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Pickles refuses permission for 350-home development in Wiltshire neighbourhood plan area

Secretary of state for communities and local government (SoS) Eric Pickles has disagreed with the recommendation of a planning inspector and dismissed an appeal (68-page / 541 KB PDF) that would have permitted the construction of 350 homes at a site not allocated for development in an emerging Wiltshire neighbourhood plan.29 Oct 2014

Developer Mactaggart and Mickel applied to Wiltshire Council in January 2013 for outline permission to build 350 homes and a local centre with 700 square metres of shops on 20 hectares of farmland to the north east of Devizes. The proposal represented development beyond the development boundary for Devizes as defined in retained policies from the Kennet District Local Plan (KDLP) and in the emerging Wiltshire Core Strategy (WCS). The site was also not allocated for development in the emerging Devizes Area Neighbourhood Plan (DANP).

The Council refused the application and the developer's appeal was recovered by the SoS for determination, due to the extent of development proposed.

In his report to the SoS, planning inspector John Felgate had recommended that the appeal be allowed and permission granted, after concluding that "the conflict with the development plan and emerging neighbourhood plan is outweighed by other material considerations, including the need for more deliverable housing land, to restore a five year supply". In coming to his conclusion, the inspector gave "limited weight" to the conflict of the proposals with the DANP, which he said "has yet to be tested for its robustness and compliance with other relevant policies".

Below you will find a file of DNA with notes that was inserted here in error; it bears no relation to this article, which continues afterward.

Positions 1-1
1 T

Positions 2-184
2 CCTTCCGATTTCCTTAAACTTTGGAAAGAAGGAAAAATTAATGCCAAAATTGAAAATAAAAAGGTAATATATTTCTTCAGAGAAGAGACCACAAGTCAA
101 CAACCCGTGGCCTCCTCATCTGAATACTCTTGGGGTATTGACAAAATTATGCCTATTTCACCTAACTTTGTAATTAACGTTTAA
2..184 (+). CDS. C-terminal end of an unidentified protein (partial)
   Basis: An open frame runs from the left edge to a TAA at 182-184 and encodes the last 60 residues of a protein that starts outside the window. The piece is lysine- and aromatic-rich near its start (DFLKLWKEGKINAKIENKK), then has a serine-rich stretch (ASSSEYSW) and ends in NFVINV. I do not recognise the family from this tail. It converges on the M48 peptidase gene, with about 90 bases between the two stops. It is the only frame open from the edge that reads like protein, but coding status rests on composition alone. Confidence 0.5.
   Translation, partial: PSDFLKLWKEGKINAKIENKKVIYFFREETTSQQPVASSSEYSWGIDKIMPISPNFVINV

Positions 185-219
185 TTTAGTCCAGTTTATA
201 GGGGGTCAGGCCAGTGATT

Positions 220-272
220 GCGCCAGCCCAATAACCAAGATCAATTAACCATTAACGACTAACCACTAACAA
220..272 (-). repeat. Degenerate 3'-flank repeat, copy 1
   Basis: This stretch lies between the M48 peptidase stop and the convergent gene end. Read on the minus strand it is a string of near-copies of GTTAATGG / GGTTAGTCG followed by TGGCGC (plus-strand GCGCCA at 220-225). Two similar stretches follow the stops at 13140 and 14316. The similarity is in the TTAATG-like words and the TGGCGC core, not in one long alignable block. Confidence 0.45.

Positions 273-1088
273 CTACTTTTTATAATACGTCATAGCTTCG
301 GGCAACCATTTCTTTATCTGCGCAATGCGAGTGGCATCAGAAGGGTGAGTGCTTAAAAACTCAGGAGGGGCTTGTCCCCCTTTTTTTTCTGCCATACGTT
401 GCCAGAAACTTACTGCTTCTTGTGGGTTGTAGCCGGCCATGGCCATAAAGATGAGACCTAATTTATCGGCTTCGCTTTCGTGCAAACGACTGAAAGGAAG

A decision letter (68-page / 541 KB PDF) on behalf of the SoS said that Pickles agreed with the inspector that the housing policies in the KDLP should not be considered up-to-date in light of the Council's inability to demonstrate a five year supply of deliverable housing land. He also agreed that the proposal represented sustainable development that would help meet the outstanding housing requirement, and that the submission draft of the WCS was likely to require that the settlement boundaries be reviewed.

However, the letter said Pickles found that "it would be inappropriate to permit the release of the site at this time, given the stage of preparation of the DANP". Since the planning inspector had made his recommendation, the DANP had been submitted to the Council for examination. The letter noted that "once a neighbourhood plan has been submitted formally to the local authority for examination, it (and its policies) represent a material consideration to which weight can be given".

The SoS, therefore, gave "substantial weight to the proposal's non-conformity with the current draft DANP", taking into consideration "the evidence of local support for the DANP ... the fact that the appeal site came second to bottom in the site preference exercise ... the lack of any significant unresolved objections to relevant policies in the DANP ... and the fact that the non-allocation of the appeal site in the DANP is not in itself inconsistent with the [National Planning Policy] Framework".

Dismissing the appeal and refusing permission for the proposal, the letter said that "in the particular circumstances of this case, [the SoS] does not consider that the benefits of the scheme significantly or demonstrably outweigh its adverse impacts, particularly as a result of the conflicts with the emerging DANP strategy".

The decision follows four appeals in September in which Pickles also made his decision in line with housing allocations in the respective emerging neighbourhood plans.

The Council, or any other interested party, has six weeks to challenge the decision in the High Court.